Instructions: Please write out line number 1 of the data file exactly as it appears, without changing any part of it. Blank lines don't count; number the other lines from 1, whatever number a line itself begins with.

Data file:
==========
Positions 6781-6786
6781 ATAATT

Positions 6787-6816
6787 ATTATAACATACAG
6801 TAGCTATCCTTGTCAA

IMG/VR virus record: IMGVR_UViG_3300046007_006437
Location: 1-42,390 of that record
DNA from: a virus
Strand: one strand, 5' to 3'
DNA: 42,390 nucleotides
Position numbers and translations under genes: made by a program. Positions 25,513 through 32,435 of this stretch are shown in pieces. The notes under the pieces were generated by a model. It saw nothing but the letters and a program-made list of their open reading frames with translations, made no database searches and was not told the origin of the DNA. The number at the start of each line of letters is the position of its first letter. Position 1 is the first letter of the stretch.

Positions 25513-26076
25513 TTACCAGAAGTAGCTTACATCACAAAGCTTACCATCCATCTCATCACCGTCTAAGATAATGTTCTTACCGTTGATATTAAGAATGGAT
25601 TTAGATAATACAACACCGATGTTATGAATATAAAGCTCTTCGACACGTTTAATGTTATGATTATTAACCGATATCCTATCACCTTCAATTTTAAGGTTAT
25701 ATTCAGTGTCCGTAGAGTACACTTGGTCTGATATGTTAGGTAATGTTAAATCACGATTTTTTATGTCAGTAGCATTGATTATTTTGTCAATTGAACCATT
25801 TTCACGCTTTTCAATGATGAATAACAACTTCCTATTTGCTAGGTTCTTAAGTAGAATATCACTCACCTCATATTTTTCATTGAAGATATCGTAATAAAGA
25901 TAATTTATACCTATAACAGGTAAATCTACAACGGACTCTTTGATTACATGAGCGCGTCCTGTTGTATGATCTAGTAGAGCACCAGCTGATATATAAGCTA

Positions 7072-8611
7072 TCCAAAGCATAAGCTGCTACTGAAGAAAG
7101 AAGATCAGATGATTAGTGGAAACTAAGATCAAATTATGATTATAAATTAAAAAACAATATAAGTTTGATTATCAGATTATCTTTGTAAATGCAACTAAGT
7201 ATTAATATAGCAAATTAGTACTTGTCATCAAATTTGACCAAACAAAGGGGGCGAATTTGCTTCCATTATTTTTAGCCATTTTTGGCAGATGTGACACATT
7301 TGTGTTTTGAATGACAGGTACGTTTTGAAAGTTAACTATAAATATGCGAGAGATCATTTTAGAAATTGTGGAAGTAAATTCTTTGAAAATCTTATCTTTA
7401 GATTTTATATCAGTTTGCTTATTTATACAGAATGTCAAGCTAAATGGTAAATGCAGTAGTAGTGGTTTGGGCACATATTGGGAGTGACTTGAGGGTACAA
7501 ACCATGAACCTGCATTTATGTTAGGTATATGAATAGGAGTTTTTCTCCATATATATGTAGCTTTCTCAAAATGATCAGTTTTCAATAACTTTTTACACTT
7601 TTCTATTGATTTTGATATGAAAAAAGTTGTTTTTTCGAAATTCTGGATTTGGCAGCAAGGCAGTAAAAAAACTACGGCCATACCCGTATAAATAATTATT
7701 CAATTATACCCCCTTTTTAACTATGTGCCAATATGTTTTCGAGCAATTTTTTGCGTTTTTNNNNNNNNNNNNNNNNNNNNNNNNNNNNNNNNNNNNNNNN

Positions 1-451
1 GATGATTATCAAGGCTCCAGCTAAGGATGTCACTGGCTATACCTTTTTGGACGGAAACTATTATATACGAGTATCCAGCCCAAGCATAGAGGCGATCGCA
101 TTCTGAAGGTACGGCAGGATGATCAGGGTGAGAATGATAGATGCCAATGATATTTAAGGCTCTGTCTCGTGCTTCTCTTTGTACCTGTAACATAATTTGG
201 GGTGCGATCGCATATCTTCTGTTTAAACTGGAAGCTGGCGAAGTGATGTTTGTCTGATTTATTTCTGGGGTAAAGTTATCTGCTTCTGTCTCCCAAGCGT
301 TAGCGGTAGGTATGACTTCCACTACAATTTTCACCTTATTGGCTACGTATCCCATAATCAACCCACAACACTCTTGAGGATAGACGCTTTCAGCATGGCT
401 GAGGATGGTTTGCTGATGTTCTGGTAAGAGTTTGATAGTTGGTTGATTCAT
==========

Positions 6781-6786